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American Eagle Recruits Two Former A&F Execs To Develop New Format

American Eagle's latest concept will likely go head to head with several recently revealed specialty concepts aimed at older, more affluent shoppers.

NEW YORK — It looks like American Eagle Inc. wants to break a rule and fill in a gap with its latest concept, which likely will go head-to-head with several recently revealed specialty retail ideas aimed at older, more affluent shoppers.

The company is tapping two former Abercrombie & Fitch executives to run the new, unnamed brand — expected to hit malls in spring 2006. On Wednesday, American Eagle named Michele Donnan Martin and Charles Martin to lead product design and development of its new concept, which joins A&F’s Ruehl and Gap’s yet-to-be-named brand in targeting an upscale, post-collegiate consumer.

Donnan Martin will serve as chief designer and general merchandise manager of women’s, while Martin was named chief designer of men’s. Both will report to Roger Markfield, president and vice chairman of American Eagle.

American Eagle executives were not immediately available for comment on Wednesday.

Despite a lack of details about the new brand, several retail analysts speculated the concept will target an older demographic than the company’s current teen-to-young adult customer base.

“I would say it could be a concept that catered to an older customer, like 25 to 35 years old, and maybe even older,” said Howard Tubin, an analyst at Cathay Financial.

“These days, a retailer wouldn’t want to rely totally on 18-year-olds for its business,” said Richard Hastings, retail economist at Variant Research Corp. “A smart retailer also would want something that is not as cyclical, which means targeting a group that is a bit more mature. My guess is that the only real option is a retail concept that is slightly more upscale, higher in price points and of a slightly older demographic.”

Tubin thinks the concept will be trendy, but not preppy, and he expects it will still cater toward value-conscious consumers, though at prices slightly higher than American Eagle’s.

Already, prices at the 849-unit chain sit at about a 30 percent discount to close competitor Abercrombie & Fitch, noted John Pinto, managing partner at Brightleaf Partners, an investment partnership. Pinto expects to see a “slightly more intimate concept than the [current] American Eagle concept. Something that is very bright and very product-focused, not as much aspirational than what A&F tries to create in their environment.”

Liz Pierce, an analyst at Sanders Morris Harris, said she would be “surprised if they’re going to pursue a similar concept” to Abercrombie. She sees lower price points than J. Crew or Abercrombie’s new concept, Ruehl.

Donnan Martin and Martin each were executives in merchandising and design at Abercrombie & Fitch from 1992 to 1999 and were cited with helping to evolve the brand. Donnan Martin was vice president, gmm of women’s and girls’, and Charles held the position of vice president of men’s, boys’ and new businesses. Donnan Martin held prior posts at J. Crew and Macy’s, while Martin previously worked on the Allen Solly brand for Federated and Calvin Klein men’s at Biderman Industries.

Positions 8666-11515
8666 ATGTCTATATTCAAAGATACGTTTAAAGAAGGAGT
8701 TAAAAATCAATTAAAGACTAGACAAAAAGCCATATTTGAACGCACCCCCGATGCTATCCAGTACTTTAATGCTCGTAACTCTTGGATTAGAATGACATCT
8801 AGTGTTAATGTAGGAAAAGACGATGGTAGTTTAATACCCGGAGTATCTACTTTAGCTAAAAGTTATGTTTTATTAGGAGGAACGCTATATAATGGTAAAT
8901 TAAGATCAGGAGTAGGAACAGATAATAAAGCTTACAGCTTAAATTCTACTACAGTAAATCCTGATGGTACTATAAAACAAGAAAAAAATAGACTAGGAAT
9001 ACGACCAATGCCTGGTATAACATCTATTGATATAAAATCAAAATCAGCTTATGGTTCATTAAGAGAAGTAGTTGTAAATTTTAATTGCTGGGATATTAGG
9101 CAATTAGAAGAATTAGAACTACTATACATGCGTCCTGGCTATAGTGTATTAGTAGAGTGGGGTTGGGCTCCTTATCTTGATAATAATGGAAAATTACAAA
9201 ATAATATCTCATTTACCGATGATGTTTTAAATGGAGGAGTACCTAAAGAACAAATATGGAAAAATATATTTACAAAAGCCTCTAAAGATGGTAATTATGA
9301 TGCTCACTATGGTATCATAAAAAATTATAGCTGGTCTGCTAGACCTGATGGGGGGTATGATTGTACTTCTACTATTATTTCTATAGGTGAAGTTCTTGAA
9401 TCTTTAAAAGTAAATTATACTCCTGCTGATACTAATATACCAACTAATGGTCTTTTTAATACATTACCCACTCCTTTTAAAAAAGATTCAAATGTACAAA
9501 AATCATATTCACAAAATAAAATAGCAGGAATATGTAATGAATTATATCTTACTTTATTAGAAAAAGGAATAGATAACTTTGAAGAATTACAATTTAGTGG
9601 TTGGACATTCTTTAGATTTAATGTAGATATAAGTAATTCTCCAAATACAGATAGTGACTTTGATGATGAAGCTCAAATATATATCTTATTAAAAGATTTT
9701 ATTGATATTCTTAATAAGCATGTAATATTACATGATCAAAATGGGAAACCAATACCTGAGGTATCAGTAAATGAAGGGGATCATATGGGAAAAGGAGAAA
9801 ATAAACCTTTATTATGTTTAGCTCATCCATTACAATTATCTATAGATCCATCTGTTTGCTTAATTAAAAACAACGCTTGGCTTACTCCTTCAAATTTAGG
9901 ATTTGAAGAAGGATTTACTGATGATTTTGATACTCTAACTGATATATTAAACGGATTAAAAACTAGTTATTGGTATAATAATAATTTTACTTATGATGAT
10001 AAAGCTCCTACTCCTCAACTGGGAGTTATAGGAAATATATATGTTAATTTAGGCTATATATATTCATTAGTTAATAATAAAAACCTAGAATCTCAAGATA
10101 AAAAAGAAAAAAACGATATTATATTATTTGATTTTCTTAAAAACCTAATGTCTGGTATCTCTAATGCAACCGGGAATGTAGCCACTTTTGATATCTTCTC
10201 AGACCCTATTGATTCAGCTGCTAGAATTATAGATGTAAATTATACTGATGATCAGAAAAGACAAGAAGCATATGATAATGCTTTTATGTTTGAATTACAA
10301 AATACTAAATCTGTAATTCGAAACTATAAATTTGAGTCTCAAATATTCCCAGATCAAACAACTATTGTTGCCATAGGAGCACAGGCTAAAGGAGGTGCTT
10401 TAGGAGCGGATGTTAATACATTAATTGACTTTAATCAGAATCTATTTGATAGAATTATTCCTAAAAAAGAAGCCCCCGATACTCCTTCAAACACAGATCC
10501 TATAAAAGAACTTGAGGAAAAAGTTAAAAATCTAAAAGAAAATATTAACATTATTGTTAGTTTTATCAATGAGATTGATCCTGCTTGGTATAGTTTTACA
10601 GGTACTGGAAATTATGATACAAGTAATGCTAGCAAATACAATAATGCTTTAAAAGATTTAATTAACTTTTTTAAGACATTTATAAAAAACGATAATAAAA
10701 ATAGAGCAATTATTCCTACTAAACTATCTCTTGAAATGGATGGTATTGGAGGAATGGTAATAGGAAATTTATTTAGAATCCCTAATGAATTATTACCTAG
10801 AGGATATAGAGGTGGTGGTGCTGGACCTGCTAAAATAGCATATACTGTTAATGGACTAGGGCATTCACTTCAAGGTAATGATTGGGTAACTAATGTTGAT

“They are a powerful team, with a proven track record of creating and evolving a strong lifestyle brand,” Markfield said in a written statement.

Jim O’Donnell, chief executive officer of American Eagle, said in the statement, “Pursuing our next concept is key to our long-term growth strategy, and our vision of being a dominant, multibrand lifestyle retailer. We have created a unique concept that fits a real void in the current marketplace and is complementary to the American Eagle brand.”

He added the new concept “will probably be the number-one driver in use of cash for next year and hopefully in the ensuing years.” American Eagle ended the most recent third quarter with $384.6 million in cash, cash equivalents and short-term investments, up from $206.1 million a year ago.

Aside from naming executives for its new concept, American Eagle said December same-store sales gained 32.8 percent. The comps gain is well ahead of what analysts are expecting the retail sector to perform. Same-store sales estimates for December range from 3 to 4 percent. Also ahead of Wall Street expectations is Nordstrom, which said Wednesday that same-store sales rose 9.2 percent. Most retailers release comps results today.

American Eagle is the third specialty retailer to divulge plans for a new store concept. Last fall, Abercrombie & Fitch unveiled its Ruehl concept store, a well-designed, high-end format that aims its sights on an uberhip crowd.

After showcasing three Ruehl-branded stores in the fall, the retailer said it was looking to grow the brand to 13 stores while also expanding its existing formats internationally. Ruehl targets consumers aged 22 to 30, and currently operates three units, in Paramus, N.J.; Tampa, Fla., and Chicago. Additional Ruehl stores will be opened in Detroit; Columbus, Ohio; the Washington metropolitan area, and Denver in the first half of 2005. Five to eight more stores are expected to open through the end of this year.

Internationally, A&F is planning to enter Canada by the end of fiscal 2005. Management said Canada is the first step in an eventual overseas expansion including Europe, Asia and possibly Latin America.

Last September, Gap Inc. said it plans to introduce a store concept targeting women aged 35 and older. The retailer could take two years to roll out the stores in a significant way, the company said. Gap disclosed few details about the new division, but up to 10 stores are seen opening in the fall of this year.

— With contributions from Arthur Zaczkiewicz and Vicki M. Young